Patient Monitoring, Patient Safety

8 Key Steps for Ensuring Opioid Safety in Pregnant Patients: No Need to Whisper, Time to Shout Out the Need

By Lynn Razzano RN, MSN, ONCC (Clinical Nurse Consultant, Physician-Patient Alliance for Health & Safety)

Opioid management for pregnant patients requires particular care and caution. After all, there really are two lives to think about, consider and factor in – that of the mother and her baby!

With these types of concerns in mind, on Oct. 23-Oct. 24, 2014, over 200 obstetrics and gynecology nurses attended the Massachusetts chapter conference of the Association of Women’s Health, Obstetric and Neonatal Nurses (AWHONN).

To help identify practical tips for opioid use, I presented 8 key points of relevance for nurses in OB opioid practices and what is used as pain modalities for the OB patient:

Clinical Relevance for Perioperative Nurses

These 8 key points were first presented at the 2014 annual conference of Association of periOperative Registered Nurses (AORN).

Two of these 8 key points were particularly emphasized in comments by attendees of the AWHONN conference about opioid practices and risk factor assessment when opioids are used for pregnant patients:

  1. Assess Your Patient – A major academic teaching hospital in Boston said that they have developed a patient specific pre-opioid assessment that is stratified by High Tolerance, Moderate Tolerance, and Low Tolerance for opioids. This is the baseline risk factor assessment that is considered when ordering opioids for OB patients. It reflects their standard of risk assessment practice that has been found to decrease opioid-related adverse events and negative consequences in the pregnant woman.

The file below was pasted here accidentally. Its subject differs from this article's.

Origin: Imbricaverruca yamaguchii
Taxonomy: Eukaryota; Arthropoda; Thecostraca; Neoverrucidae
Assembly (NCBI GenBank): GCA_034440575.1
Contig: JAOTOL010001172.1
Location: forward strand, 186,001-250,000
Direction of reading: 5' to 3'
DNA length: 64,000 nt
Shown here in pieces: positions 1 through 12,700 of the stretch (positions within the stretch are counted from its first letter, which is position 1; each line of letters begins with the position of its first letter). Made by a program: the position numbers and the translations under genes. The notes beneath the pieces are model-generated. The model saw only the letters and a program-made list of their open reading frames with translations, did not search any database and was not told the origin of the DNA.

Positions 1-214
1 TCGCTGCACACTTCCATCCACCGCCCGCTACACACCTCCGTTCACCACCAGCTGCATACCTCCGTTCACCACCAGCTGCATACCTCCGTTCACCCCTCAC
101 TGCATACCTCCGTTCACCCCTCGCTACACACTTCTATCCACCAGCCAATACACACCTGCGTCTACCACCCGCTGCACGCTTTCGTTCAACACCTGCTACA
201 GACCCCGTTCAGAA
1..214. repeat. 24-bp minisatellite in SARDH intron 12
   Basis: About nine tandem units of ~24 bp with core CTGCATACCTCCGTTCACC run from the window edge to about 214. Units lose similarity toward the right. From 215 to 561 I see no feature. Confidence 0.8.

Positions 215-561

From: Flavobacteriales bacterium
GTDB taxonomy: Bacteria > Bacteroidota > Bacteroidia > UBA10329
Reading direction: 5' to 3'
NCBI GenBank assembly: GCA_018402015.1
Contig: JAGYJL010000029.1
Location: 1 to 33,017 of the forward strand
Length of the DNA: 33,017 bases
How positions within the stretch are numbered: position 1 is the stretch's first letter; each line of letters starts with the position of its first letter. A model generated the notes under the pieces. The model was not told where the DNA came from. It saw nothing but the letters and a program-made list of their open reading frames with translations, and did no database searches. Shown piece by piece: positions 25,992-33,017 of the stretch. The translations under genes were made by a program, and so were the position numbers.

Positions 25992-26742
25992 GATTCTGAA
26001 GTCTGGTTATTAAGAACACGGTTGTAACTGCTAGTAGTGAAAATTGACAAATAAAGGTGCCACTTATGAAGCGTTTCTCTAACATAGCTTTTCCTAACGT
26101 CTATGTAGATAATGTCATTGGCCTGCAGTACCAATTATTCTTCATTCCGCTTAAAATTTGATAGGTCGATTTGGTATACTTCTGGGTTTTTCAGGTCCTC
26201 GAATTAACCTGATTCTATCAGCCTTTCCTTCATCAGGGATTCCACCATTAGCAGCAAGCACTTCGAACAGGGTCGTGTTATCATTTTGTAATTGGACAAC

1. Monitor Your Patient – Many hospitals indicated that they conduct continuous electronic monitoring of pregnant patients receiving Duromorph (a morphine injection). The only dissenter seemed to be a moderate-size community hospital that only conducted continuous electronic monitoring of patients in the PACU. The PACU staff does not transfer the patient who just delivered back to the OB unit on continuous electronic monitoring. They identified “they do not feel the need to use continuous monitoring on the unit when the mother is receiving Duromorph.” This is a complete opposite change in practice from other hospitals queried, and these facts lend themselves to further investigation and questions.

Further illustrating the need to assess and monitor patients on opioids, a large institution related their experience after they had four “near misses”. Their response to improve patient safety was the need for more staff education, training and competency based activities as a direct result of PCA use on the labor and delivery units and the use of continuous electronic monitoring. They also implemented opioid risk factor assessment, re-assessment and being alert for subtle changes in level of sedation.

Please let us know what you have done to improve the safety of pregnant patients.

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